An Emirati court freed al-Jadani in January 2012, but convicted Abood on terrorism charges and sentenced him to three years in jail. Neither Abdulelah al-Jadani nor Musab Khalil Abood were able to access legal assistance during their detention, and in Abood’s case, there are reasonable grounds to believe that his conviction was based on confessions extracted under torture. Both men maintain their innocence of any involvement in terrorist activities.
The treatment that al-Jadani has alleged that UAE interrogators subjected him and Abood to constitutes torture as it is defined in international law: officers acting in an official capacity subjected them to severe pain and suffering for the purpose of obtaining information or confessions. The prohibition of torture is a peremptory norm of customary international law, and was therefore binding on the UAE prior to its accession to the Convention against Torture. The non-derogable character of torture’s prohibition means that there are no circumstances in which it is permissible. Torture is deemed so serious a crime that the commission of acts of torture invokes the obligation of all states to take action against the perpetrators of such crimes.
The UAE’s accession to the Torture Convention implies your government’s recognition of the criminal nature of torture, but this pledge will be rendered meaningless if it is not backed up by a commitment to abide by its provisions. Although these provisions are non-retroactive, we would urge Your Excellency’s government to demonstrate its bona fide intention to adhere the Torture Convention by ensuring a thorough and impartial investigation into these allegations of torture takes place. Any officials found to be responsible for ordering, carrying out, or condoning torture should face criminal prosecution.
We also urge your humanitarian intervention in the case of Musab Khalil Abood, who is on the 60th day of a hunger strike in protest at his conviction, and whose health is a matter of grave concern. An investigation into the circumstances behind Abood’s conviction is essential to ensure that his conviction was not based on a confession secured by torture. In that case your government is obliged to free him or, if authorities have reasonable grounds to believe that he committed a crime, to initiate a new trial that meets international fair trial standards.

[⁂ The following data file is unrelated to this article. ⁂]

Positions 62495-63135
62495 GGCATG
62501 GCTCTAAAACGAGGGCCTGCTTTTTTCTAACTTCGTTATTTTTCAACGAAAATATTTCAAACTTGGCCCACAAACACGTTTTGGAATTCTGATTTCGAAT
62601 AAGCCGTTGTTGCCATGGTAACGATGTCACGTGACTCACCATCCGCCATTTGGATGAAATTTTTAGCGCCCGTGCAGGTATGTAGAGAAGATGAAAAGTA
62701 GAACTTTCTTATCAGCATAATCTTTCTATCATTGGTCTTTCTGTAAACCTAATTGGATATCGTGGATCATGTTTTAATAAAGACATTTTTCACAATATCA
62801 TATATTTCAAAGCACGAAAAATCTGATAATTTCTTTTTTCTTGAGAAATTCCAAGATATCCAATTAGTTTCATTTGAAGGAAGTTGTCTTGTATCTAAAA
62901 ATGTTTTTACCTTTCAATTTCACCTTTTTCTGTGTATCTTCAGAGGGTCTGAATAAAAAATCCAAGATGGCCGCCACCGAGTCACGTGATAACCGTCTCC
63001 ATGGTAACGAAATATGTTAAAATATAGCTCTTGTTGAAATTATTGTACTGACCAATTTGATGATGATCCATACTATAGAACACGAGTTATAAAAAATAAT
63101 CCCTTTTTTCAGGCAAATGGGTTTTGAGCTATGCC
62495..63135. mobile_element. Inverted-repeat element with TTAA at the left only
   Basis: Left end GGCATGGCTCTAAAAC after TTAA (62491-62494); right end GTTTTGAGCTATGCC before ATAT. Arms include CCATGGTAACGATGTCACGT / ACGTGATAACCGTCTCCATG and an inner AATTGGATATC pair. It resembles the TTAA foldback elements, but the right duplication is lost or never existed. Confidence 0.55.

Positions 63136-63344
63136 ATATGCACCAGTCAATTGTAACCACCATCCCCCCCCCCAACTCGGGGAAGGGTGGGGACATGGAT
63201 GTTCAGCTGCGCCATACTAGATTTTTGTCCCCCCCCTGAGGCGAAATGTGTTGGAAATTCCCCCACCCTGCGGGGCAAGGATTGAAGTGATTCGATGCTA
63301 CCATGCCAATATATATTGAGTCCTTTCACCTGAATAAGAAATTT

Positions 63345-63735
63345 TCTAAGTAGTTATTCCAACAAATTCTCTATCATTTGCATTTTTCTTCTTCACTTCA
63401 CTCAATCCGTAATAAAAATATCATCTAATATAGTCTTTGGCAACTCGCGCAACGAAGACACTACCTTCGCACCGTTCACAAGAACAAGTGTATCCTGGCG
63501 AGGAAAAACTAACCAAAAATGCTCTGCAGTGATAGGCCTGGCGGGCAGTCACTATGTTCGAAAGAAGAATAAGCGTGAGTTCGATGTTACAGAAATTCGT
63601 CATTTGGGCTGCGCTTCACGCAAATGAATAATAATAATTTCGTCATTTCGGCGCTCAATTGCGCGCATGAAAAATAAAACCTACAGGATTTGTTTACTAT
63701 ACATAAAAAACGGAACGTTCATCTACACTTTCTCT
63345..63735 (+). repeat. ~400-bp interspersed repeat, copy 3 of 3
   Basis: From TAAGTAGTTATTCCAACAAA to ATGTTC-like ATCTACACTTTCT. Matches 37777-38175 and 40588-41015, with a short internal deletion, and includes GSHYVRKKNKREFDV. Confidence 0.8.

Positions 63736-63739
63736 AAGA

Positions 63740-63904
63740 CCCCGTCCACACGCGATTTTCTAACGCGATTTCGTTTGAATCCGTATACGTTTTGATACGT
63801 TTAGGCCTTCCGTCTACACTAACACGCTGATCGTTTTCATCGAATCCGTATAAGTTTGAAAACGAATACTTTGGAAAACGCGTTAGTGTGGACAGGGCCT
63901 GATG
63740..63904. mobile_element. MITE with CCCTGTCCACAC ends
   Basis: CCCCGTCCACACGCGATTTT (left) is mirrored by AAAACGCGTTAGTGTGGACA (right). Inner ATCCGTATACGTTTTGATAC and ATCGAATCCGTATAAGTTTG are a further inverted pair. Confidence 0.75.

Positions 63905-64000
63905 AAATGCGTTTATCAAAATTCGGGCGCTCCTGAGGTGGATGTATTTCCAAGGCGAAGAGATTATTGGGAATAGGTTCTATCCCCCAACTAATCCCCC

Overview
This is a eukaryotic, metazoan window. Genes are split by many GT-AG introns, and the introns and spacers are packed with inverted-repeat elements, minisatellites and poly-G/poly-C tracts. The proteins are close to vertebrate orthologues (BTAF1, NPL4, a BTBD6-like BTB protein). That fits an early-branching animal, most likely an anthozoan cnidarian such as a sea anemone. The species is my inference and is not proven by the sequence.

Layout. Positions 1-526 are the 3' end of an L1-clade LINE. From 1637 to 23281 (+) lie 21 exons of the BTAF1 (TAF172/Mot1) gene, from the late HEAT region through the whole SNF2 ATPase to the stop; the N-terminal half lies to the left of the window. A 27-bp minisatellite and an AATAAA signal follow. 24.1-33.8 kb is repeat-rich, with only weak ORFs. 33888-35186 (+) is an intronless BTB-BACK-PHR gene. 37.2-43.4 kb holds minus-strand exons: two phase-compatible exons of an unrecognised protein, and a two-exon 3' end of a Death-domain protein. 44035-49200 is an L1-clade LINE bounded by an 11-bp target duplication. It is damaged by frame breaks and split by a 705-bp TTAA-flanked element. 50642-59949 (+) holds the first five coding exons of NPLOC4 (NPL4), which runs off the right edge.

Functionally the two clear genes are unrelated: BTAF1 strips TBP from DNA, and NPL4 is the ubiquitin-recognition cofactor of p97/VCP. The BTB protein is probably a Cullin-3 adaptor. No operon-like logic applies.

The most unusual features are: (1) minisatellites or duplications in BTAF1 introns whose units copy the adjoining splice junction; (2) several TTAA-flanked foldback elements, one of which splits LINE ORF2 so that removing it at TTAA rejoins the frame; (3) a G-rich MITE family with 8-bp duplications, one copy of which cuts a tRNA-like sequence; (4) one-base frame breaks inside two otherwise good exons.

We would also like to draw Your Majesty’s attention to the problematic declaration entered by the United Arab Emirates upon its accession to the Torture Convention.
The United Arab Emirates also confirms that the lawful sanctions applicable under national law, or pain or suffering arising from or associated with or incidental to these lawful sanctions, do not fall under the concept of “torture” defined in article 1 of this Convention or under the concept of cruel, inhuman or degrading treatment or punishment mentioned in this Convention.
Severe pain or suffering arising from or associated with sanctions and deliberately inflicted, even when provided for by national law would fall under the concept of torture as defined in Article 1. International treaty law does not permit the invocation of national law as a justification for failure to observe treaty obligations, a point the Committee against Torture is likely to raise at the UAE’s first review. We urge you to withdraw this declaration without delay.
Instead we urge you to ensure a full review of UAE’s laws is conducted to ensure they are compatible with the Convention, including the definition of torture in the criminal law, ensuring there are no justifications or immunities in law for torture, that evidence obtained by torture is always excluded, and the duty to investigate and prosecute or extradite any person in UAE territory suspected of committing torture offenses anywhere in the world.
We also urge you to withdraw your reservation under the terms of Article 28, and thereby recognize the competence of the Committee against Torture to investigate reliable reports of torture and carry out state visits where necessary.